Abraham Lincoln
The Writings of Abraham Lincoln V02

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Abraham Lincoln

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The Writings of Abraham Lincoln V02 Page 01

THE WRITINGS OF ABRAHAM LINCOLN

CONSTITUTIONAL EDITION

WRITINGS OF ABRAHAM LINCOLN VOLUME II.

1843-1858

FIRST CHILD

TO JOSHUA F. SPEED. SPRINGFIELD, May 18, 1843.

DEAR SPEED:--Yours of the 9th instant is duly received, which I do not meet as a "bore," but as a most welcome visitor. I will answer the business part of it first.

In relation to our Congress matter here, you were right in supposing I would support the nominee. Neither Baker nor I, however, is the man, but Hardin, so far as I can judge from present appearances. We shall have no split or trouble about the matter; all will be harmony. In relation to the "coming events" about which Butler wrote you, I had not heard one word before I got your letter; but I have so much confidence in the judgment of Butler on such a subject that I incline to think there may be some reality in it. What day does Butler appoint? By the way, how do "events" of the same sort come on in your family? Are you possessing houses and lands, and oxen and asses, and men-servants and maid-servants, and begetting sons and daughters? We are not keeping house, but boarding at the Globe Tavern, which is very well kept now by a widow lady of the name of Beck. Our room (the same that Dr. Wallace occupied there) and boarding only costs us four dollars a week. Ann Todd was married something more than a year since to a fellow by the name of Campbell, and who, Mary says, is pretty much of a "dunce," though he has a little money and property. They live in Boonville, Missouri, and have not been heard from lately enough for me to say anything about her health. I reckon it will scarcely be in our power to visit Kentucky this year. Besides poverty and the necessity of attending to business, those "coming events," I suspect, would be somewhat in the way. I most heartily wish you and your Fanny would not fail to come. Just let us know the time, and we will have a room provided for you at our house, and all be merry together for a while. Be sure to give my respects to your mother and family; assure her that if ever I come near her, I will not fail to call and see her. Mary joins in sending love to your Fanny and you.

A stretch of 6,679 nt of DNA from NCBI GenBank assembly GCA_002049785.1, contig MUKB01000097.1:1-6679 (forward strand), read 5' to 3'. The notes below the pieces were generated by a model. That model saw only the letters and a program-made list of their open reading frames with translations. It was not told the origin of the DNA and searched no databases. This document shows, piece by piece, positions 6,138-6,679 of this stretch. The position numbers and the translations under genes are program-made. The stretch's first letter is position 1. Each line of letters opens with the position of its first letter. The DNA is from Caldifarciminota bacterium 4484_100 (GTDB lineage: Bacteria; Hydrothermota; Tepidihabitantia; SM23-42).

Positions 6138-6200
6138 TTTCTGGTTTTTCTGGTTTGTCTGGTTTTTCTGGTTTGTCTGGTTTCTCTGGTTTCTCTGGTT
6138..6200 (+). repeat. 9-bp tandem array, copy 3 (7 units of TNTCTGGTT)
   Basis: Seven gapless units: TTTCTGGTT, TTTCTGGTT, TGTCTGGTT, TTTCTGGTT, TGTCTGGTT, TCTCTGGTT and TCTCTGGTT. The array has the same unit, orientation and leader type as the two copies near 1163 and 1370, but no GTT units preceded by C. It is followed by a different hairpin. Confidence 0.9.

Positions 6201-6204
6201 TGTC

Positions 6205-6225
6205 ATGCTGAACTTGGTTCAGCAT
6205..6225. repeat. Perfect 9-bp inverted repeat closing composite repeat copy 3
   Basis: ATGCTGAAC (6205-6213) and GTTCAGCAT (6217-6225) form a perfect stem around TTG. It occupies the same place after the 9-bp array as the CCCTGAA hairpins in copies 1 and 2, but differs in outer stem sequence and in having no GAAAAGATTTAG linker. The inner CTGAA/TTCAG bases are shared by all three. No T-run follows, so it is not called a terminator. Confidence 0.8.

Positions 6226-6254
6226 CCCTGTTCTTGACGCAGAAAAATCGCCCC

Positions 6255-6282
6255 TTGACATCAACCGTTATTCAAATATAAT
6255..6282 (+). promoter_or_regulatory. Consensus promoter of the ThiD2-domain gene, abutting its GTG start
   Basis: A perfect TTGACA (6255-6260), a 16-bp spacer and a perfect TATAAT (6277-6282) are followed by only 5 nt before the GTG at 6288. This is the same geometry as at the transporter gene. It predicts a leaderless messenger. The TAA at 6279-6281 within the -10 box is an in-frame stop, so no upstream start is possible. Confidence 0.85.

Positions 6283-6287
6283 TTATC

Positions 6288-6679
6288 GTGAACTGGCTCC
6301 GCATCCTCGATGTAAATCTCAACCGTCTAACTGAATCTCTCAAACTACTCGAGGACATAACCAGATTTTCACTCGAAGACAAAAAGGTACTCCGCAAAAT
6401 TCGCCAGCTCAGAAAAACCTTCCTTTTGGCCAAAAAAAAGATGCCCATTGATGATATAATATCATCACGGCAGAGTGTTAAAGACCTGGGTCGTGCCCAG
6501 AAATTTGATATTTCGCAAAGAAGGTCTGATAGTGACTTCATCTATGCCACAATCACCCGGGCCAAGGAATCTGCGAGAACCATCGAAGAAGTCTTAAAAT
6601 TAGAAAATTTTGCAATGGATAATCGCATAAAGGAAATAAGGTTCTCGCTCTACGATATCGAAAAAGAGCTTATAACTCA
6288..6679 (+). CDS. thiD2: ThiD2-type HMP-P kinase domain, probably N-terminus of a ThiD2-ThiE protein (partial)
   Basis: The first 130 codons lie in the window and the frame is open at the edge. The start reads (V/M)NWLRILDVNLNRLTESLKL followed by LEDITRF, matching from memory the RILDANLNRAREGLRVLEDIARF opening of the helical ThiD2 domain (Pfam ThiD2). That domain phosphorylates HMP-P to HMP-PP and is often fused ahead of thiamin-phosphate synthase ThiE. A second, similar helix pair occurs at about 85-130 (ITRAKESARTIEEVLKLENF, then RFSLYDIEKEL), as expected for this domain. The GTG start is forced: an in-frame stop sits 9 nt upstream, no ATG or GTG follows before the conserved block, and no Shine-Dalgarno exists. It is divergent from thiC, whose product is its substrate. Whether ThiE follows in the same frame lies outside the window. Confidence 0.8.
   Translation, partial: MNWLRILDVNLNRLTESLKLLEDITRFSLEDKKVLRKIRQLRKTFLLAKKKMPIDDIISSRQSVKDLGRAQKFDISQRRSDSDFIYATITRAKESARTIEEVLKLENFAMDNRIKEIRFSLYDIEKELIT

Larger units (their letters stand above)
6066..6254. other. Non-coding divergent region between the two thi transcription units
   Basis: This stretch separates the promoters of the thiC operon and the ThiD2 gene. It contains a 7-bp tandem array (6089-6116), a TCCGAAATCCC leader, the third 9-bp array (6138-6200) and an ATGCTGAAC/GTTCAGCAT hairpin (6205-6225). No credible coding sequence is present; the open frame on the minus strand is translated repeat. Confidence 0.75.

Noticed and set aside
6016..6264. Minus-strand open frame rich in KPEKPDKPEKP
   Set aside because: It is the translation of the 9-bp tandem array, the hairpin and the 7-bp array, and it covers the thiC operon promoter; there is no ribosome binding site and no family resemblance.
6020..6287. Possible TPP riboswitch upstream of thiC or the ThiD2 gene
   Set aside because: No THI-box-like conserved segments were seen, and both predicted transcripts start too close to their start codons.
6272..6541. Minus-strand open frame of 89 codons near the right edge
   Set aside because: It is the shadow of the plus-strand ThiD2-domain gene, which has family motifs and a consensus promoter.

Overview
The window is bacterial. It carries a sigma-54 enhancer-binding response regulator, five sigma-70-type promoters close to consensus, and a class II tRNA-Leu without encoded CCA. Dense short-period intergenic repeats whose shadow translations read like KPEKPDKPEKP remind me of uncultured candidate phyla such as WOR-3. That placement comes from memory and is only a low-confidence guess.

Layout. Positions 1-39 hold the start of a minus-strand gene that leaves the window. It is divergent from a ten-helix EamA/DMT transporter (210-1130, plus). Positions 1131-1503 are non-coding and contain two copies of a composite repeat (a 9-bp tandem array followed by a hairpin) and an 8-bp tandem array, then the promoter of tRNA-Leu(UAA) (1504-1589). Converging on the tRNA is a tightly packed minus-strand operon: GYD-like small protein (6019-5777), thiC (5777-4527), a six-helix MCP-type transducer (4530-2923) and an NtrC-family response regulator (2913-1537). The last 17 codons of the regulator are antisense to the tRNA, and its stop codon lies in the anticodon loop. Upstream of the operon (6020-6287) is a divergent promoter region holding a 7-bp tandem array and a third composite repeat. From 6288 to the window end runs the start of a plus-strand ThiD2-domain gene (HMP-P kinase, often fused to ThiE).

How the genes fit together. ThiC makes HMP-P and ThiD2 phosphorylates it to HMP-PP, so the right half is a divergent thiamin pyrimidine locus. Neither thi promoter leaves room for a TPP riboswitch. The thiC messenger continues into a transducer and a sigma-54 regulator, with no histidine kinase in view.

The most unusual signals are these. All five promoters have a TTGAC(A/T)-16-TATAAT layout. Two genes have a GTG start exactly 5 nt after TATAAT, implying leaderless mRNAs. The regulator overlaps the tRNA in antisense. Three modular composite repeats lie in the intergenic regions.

Yours as ever,

A. LINCOLN.

1844

TO Gen. J. J. HARDIN.

SPRINGFIELD, May 21, 1844.

DEAR HARDIN: Knowing that you have correspondents enough, I have forborne to trouble you heretofore; and I now only do so to get you to set a matter right which has got wrong with one of our best friends. It is old Uncle Thomas Campbell of Spring Creek--(Berlin P.O.). He has received several documents from you, and he says they are old newspapers and documents, having no sort of interest in them. He is, therefore, getting a strong impression that you treat him with disrespect. This, I know, is a mistaken impression; and you must correct it. The way, I leave to yourself. Rob't W. Canfield says he would like to have a document or two from you.

The Locos (Democrats) here are in considerable trouble about Van Buren's letter on Texas, and the Virginia electors. They are growing sick of the Tariff question; and consequently are much confounded at V.B.'s cutting them off from the new Texas question. Nearly half the leaders swear they won't stand it. Of those are Ford, T. Campbell, Ewing, Calhoun and others. They don't exactly say they won't vote for V.B., but they say he will not be the candidate, and that they are for Texas anyhow.

As ever yours,

A. LINCOLN.

1845

SELECTION OF CONGRESSIONAL CANDIDATES

TO Gen. J. J. HARDIN, SPRINGFIELD, Jany. 19, 1845.

DEAR GENERAL:

I do not wish to join in your proposal of a new plan for the selection of a Whig candidate for Congress because:

1st. I am entirely satisfied with the old system under which you and Baker were successively nominated and elected to Congress; and because the Whigs of the district are well acquainted with the system, and, so far as I know or believe, are well satisfied with it.

Abraham Lincoln
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